But what I think is going to happen, now, is that the real differentiation between online and campus is that there are students who can’t come on campus and so they’ll always have separate online courses or separate online sections. But I don’t see why we can’t design a course so that it’s flexible enough that if students want to do it all on campus they could. If they want to do 50% of it on campus and the rest online they could. If they want to do it all online they could. It’d be the same course just delivered in different ways. So, the mode of delivery will change but not the content. Not even the teaching method, necessarily.

DO YOU THINK THE OUTCOME OF STUDENTS LEARNING ONLINE VS. ON CAMPUS WILL BE THE SAME?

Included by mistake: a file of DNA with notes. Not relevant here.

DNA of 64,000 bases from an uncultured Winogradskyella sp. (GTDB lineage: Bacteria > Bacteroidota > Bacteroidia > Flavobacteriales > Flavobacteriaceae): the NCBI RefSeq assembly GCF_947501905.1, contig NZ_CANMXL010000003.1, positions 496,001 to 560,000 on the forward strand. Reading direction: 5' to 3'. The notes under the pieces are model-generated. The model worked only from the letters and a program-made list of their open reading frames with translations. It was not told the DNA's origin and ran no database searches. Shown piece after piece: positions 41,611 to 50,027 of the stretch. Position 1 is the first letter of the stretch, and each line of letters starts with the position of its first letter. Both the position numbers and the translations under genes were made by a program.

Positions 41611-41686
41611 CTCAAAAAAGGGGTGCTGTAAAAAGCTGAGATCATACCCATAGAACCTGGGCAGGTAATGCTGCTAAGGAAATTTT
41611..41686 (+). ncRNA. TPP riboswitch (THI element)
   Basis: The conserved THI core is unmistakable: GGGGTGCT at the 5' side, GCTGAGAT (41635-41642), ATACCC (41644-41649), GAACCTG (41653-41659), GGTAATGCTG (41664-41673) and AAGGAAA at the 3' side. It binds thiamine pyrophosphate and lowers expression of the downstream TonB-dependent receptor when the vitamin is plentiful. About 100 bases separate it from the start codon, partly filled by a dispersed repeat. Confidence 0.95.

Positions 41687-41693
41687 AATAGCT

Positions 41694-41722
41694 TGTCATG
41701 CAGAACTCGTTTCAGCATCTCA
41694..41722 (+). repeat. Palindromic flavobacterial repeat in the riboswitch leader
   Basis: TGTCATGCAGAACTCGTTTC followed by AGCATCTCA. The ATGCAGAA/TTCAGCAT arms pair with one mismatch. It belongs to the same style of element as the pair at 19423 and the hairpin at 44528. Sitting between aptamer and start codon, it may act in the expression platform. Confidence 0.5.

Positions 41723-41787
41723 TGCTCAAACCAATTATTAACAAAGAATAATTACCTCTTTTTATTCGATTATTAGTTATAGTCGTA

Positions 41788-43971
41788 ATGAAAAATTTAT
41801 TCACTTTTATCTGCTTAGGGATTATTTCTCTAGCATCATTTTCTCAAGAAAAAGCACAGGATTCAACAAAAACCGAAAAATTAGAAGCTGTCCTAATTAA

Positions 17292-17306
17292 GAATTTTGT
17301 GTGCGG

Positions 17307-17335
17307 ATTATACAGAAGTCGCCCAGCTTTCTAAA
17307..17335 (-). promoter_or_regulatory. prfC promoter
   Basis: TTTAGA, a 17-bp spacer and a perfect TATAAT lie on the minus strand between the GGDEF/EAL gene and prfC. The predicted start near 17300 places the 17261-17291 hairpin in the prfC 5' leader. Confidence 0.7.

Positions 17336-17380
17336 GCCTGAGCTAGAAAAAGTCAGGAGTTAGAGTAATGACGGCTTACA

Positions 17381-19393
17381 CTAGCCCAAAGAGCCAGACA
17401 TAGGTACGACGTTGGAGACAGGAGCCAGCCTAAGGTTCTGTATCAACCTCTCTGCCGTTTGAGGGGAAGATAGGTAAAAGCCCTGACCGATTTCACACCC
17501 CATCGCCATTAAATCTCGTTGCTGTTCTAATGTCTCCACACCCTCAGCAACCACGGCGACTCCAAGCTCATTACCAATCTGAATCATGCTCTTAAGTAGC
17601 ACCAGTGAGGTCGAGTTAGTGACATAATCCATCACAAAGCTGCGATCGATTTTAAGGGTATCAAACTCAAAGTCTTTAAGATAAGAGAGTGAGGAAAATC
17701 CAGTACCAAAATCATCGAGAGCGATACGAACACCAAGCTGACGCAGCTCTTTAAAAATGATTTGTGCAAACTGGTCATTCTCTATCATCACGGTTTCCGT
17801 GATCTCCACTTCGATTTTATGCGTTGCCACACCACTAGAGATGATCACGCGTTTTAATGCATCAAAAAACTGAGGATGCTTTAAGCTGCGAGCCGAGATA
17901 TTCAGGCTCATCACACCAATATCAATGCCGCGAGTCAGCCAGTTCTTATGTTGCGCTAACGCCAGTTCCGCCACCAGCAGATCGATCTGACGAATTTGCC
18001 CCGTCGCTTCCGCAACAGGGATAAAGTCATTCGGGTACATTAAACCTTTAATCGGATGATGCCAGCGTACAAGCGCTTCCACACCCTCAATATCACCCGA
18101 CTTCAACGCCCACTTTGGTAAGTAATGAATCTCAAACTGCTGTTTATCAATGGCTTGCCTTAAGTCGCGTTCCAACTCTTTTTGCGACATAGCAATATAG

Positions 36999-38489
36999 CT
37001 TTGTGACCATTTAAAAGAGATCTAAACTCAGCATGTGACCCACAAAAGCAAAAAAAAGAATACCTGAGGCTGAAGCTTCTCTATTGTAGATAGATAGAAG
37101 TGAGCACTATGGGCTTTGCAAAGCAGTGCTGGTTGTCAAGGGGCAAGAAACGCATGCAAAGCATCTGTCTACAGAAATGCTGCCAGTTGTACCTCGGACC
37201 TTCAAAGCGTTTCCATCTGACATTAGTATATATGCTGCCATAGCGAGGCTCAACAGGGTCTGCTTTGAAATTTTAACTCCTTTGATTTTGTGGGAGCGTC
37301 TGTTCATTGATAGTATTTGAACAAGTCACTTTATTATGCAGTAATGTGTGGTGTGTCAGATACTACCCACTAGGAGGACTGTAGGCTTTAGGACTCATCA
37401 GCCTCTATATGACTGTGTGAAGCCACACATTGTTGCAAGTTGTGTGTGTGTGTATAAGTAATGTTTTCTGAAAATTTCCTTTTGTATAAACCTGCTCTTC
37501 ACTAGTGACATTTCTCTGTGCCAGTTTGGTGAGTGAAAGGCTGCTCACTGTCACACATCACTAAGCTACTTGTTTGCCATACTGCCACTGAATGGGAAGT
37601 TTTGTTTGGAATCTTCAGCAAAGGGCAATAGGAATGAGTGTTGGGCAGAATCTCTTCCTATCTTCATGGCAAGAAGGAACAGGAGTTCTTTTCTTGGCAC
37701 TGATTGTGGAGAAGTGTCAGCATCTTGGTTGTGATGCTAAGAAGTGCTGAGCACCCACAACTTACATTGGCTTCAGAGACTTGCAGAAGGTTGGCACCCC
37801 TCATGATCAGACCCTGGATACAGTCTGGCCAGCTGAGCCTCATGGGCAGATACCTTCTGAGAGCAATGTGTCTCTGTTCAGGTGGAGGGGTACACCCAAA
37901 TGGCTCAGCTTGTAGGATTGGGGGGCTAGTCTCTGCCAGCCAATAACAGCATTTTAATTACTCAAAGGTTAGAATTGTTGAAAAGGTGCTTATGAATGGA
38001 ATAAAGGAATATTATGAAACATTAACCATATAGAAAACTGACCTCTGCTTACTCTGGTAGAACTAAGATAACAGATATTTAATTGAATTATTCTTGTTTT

I think you can do some things better on campus than you can online. You can do some things better online than you can do on campus. I think the really interesting question is that the argument used to be, oh we can’t do that online and then ninety percent of the time we found that wasn’t true. You can do it online. I think the real question out of that you have to ask is what is it so special about the campus that the student should come in when they can do nearly everything online.

IS THE NATURE OF KNOWLEDGE CHANGING?

The nature of knowledge is changing within a digital world. And I want to relate it to basically the kind of jobs that students are going to have to do in the future and what skills they need for those jobs because that should be. I won’t say it’s jobs that should be driving the teaching but it is what drives students to go to university these days and I think we have to be aware as instructors what kind of skills they’ll need.

WHAT IS YOUR BEST ADVICE FOR ENCOURAGING NOT SO ENTHUSIASTIC FACULTY MEMBERS TO TRANSFER THEIR COURSE ONLINE?